12. Littering

A lot of people throw a lot of crap on the ground and out their car windows and it sucks.  I have no idea how a people who are generally so patriotic can not care about making their country look shitty.  The creek near my campus is filled with bottles and trash and bags.  Even at Chinese zoos, people throw their rubbish into the animal cages.

It seems like it would be an easy fix too.  Just have some PSAs with some famous dudes saying “If you love China, throw your crap in a trash can”  Then have video of Mao crying on the side of the road because someone threw a food container out of his car.  It’s done.  No more littering.

13. Ghosts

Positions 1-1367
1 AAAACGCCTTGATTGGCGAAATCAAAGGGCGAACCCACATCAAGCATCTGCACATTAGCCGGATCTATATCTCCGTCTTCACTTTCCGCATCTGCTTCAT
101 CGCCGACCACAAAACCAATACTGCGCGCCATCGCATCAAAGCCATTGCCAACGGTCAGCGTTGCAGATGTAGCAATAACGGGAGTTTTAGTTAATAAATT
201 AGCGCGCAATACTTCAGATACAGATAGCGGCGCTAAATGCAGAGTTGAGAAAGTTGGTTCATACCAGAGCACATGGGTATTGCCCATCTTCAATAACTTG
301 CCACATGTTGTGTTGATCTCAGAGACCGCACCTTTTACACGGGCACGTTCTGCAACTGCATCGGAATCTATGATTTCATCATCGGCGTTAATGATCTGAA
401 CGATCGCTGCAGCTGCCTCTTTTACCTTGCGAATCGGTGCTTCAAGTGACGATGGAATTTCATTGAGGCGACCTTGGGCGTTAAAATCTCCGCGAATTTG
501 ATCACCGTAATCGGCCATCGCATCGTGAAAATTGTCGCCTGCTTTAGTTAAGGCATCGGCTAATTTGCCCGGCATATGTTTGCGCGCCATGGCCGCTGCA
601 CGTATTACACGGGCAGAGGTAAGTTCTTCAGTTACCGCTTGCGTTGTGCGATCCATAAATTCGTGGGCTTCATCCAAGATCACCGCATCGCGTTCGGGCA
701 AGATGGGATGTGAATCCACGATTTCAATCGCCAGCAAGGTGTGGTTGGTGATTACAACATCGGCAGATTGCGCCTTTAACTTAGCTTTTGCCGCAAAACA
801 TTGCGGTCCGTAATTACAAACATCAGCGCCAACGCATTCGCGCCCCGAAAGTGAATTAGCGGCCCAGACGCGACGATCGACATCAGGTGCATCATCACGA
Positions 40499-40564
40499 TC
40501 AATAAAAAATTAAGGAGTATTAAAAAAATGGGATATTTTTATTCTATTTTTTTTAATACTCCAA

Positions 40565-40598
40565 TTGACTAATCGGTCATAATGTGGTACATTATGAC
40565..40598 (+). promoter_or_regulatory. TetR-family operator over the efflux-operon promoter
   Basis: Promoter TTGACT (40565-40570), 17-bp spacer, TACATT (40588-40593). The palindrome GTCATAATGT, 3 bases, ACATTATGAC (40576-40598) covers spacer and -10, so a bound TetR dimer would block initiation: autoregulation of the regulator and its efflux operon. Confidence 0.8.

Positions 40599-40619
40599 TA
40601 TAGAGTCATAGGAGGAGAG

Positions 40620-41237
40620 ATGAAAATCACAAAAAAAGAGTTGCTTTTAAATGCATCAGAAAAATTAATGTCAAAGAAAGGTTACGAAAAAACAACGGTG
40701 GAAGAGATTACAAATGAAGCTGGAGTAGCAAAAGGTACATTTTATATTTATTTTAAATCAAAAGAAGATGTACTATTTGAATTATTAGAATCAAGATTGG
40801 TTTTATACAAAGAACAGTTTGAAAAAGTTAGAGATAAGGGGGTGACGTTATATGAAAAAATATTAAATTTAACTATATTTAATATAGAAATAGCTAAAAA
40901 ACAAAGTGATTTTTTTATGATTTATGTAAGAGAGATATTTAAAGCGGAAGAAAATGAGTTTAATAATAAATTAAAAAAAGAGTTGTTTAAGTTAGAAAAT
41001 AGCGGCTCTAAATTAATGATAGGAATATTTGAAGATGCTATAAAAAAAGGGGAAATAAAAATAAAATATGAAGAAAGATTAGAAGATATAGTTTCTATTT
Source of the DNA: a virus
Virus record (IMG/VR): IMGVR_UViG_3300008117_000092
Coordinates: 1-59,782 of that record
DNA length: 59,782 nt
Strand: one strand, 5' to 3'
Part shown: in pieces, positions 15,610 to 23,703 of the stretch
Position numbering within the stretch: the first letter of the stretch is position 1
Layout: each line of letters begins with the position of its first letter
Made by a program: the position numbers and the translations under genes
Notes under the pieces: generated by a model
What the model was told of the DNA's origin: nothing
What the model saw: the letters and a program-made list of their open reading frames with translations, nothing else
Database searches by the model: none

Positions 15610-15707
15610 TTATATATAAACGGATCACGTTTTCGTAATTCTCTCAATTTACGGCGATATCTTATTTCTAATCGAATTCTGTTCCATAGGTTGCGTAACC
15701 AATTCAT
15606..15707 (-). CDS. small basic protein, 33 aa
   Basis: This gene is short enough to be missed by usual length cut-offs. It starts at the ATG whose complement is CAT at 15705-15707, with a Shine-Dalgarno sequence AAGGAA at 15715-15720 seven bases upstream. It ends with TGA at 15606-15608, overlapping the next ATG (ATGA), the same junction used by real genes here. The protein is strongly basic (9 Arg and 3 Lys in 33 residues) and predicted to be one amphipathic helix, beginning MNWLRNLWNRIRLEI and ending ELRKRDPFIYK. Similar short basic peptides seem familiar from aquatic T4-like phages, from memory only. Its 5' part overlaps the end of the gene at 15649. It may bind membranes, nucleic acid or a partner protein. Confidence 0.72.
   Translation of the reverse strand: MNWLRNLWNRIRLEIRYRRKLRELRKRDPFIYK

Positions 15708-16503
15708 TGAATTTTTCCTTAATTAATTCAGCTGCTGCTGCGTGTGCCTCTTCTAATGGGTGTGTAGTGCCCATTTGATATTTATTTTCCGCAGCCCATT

A Chinese friend of mine once told me about a building in her hometown that had to be demolished because a few people died during its construction.  It turns out that despite the fact that this was some new, architecturally interesting, multi-million yuan business center, no one would buy space in it because they thought it was haunted by the ghosts of the construction workers.  The developer was forced to tear down the building and build the exact same structure on the exact same site.  I’ve also been told by multiple Chinese coworkers that many Chinese people would refuse to buy a previously owned apartment on the off-chance that the prior resident died in it.